The government has introduced an amendment to the Building Regulations, which will prohibit the use of ‘combustible cladding’ in high-rise residential buildings above 18 metres.
The Building (Amendment) Regulations, SI 2018/1230 come into force on 21 December 2018. The amendment implements the promised ban on combustible cladding by prohibiting the use of combustible materials anywhere in the external walls of high-rise buildings over 18m above ground level, containing one or more dwellings.
This ban will apply whenever the work comes within the scope of Building Regulations, so it applies to new buildings and to refurbishment work where the external wall is involved.
It will also apply if a building, which is not currently within the scope of the ban, subsequently undergoes a change of use that means it falls within scope. At which point the external walls must be brought into compliance with the new requirements.
This note provides an overview of the Regulations and amendments to the Approved Documents, to assist members of CIBSE and of the Society of Façade Engineering to understand the overall changes. Members and others are strongly encouraged to read the documents themselves, using the links below.
The ban is being implemented through explicit regulation rather than through guidance. The way this has been done is as follows:
Regulation 7 of the Building Regulations deals with materials and workmanship, and currently reads:
7 Materials and workmanship
Building work shall be carried out
(a) with adequate and proper materials which:
- Are appropriate for the circumstances in which they are used
- Are adequately mixed or prepared
- Are applied, used or fixed so as adequately to perform the functions for which they are designed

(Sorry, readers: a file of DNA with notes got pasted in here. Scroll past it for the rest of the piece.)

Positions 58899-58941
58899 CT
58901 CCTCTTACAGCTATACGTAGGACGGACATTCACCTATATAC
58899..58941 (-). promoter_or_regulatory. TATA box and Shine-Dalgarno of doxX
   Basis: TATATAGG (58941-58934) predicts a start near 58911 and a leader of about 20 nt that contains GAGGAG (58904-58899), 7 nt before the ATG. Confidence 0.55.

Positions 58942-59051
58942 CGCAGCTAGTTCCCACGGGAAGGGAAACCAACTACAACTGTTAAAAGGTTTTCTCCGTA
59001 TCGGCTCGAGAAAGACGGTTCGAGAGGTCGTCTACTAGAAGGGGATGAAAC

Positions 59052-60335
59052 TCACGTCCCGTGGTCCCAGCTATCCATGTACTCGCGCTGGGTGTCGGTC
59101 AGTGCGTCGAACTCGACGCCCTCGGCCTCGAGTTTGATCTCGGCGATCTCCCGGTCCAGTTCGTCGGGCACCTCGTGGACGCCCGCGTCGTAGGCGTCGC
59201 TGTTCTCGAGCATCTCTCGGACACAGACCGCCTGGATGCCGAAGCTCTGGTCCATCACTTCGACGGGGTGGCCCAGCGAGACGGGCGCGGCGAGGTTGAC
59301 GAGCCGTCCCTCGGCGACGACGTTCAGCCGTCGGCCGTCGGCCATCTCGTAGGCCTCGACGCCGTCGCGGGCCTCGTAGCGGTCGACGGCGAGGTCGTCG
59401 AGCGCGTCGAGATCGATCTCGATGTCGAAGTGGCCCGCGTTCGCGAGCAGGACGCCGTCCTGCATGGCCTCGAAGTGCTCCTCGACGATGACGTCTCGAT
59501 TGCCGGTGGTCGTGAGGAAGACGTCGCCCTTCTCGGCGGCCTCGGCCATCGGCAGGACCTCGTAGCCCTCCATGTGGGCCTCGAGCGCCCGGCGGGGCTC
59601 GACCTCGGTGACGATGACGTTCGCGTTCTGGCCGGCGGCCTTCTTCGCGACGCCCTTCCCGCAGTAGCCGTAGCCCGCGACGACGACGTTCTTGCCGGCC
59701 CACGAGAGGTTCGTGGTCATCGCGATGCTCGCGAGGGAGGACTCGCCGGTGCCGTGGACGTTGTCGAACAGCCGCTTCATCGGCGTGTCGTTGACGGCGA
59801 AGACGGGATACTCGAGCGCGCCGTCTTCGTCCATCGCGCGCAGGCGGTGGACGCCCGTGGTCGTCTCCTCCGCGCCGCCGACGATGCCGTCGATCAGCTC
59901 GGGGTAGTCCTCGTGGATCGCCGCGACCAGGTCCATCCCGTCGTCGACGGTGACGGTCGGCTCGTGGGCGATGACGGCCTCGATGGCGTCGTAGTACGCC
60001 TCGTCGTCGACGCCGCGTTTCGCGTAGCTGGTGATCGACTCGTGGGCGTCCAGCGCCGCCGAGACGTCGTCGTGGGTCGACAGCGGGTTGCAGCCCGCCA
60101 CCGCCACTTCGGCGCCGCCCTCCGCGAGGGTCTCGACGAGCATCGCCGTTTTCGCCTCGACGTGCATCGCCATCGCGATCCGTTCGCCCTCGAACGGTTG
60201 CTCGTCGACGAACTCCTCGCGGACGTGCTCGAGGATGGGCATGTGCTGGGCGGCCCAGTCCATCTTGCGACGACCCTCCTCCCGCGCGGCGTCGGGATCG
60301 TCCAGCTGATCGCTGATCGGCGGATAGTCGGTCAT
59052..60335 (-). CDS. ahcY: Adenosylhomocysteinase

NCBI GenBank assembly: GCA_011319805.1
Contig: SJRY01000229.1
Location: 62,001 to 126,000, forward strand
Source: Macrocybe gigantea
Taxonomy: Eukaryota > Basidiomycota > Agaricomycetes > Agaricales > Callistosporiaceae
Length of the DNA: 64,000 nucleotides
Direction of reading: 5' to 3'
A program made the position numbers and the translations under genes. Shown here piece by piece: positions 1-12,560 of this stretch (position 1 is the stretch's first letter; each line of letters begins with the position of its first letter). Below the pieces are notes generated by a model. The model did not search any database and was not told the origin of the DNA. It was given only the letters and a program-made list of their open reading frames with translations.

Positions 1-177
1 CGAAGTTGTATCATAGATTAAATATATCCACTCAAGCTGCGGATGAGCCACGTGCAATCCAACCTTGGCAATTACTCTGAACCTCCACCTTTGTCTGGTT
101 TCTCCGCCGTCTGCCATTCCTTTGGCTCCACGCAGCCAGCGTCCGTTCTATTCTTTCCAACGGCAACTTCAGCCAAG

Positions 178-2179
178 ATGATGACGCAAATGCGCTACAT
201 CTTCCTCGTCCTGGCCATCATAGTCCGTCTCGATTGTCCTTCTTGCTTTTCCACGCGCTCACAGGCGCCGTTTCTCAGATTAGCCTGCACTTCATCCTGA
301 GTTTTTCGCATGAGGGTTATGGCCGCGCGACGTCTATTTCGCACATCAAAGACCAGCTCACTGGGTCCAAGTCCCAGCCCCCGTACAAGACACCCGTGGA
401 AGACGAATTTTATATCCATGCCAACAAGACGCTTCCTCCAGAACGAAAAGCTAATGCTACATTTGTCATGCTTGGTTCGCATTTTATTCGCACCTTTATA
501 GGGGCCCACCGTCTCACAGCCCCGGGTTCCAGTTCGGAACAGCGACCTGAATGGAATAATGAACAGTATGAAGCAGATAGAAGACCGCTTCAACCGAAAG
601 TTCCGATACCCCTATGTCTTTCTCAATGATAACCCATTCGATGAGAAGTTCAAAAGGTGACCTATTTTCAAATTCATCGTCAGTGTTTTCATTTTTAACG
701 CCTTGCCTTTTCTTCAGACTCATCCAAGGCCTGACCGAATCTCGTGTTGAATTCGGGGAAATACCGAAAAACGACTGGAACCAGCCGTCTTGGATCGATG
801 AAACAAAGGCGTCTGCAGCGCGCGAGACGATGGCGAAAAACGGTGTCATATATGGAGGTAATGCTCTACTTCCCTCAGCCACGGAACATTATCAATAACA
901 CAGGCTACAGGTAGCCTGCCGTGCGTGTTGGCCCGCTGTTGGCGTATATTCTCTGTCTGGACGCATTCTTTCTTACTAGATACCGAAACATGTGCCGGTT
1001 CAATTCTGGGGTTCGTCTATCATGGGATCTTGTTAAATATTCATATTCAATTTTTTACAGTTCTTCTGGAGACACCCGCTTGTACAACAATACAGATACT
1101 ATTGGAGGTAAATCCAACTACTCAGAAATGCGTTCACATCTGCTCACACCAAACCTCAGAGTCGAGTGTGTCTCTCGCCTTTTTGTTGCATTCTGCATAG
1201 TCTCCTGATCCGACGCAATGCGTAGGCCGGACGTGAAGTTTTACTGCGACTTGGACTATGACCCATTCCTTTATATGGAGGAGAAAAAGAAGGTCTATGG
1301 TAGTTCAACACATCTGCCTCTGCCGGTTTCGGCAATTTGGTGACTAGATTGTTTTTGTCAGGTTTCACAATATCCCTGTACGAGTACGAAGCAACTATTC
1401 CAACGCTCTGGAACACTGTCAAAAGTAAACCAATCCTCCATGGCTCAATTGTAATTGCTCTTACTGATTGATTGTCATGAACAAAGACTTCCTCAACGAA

(b) in a workmanlike manner.
This has been amended by adding three paragraphs. These include exemptions for certain materials such as seals and gaskets, which are set out in the new paragraph 3, below.
The new text says:
(2) Subject to paragraph (3), building work shall be carried out so that materials which become part of an external wall, or specified attachment, of a relevant building are of European Classification A2-s1, d0 or A1, classified in accordance with BS EN 13501-1:2007+A1:2009 entitled ‘Fire classification of construction products and building elements. Classification using test data from reaction to fire tests” (ISBN 978 0 580 59861 6) published by the British Standards Institution on 30th March 2007 and amended in November 2009.
It is worth noting that the only recognised classification is the European classification. The older British Standard classification, which was recognised in previous guidance, is not included in the new regulation.
BS EN 13501-1 defines the classes A1 and A2 as follows:
Class A1 Will not contribute in any stage of the fire, including the fully developed fire
Class A2 Will not significantly contribute to the fire load and fire growth in a fully developed fire
The characteristics ‘s’ and ‘d’ are defined as follows:
s1 Weak or no smoke
s2 Medium smoke
s3 High smoke
d0 No dripping at all
d1 Slow dripping recorded
d2 High dripping recorded
‘Relevant’ buildings over 18m must be constructed or refurbished using only materials in the external wall which meet the limited combustibility requirement of A2-s1, d0* or better (the new ban).
Relevant buildings are defined below in new paragraph (4) of the Regulation.
The guidance in Approved Document B for any other building over 18m states that materials in the external wall should meet the limited combustibility requirement of A2-s3, d2 or better.
The second new paragraph details those components that are exempt from the ban, which applies to the entire external wall construction, and not just the cladding.
(3) Paragraph (2) does not apply to:
(a) cavity trays when used between two leaves of masonry;
(b) any part of a roof (other than any part of a roof which falls within paragraph (iv) of regulation 2(6)) if that part is connected to an external wall;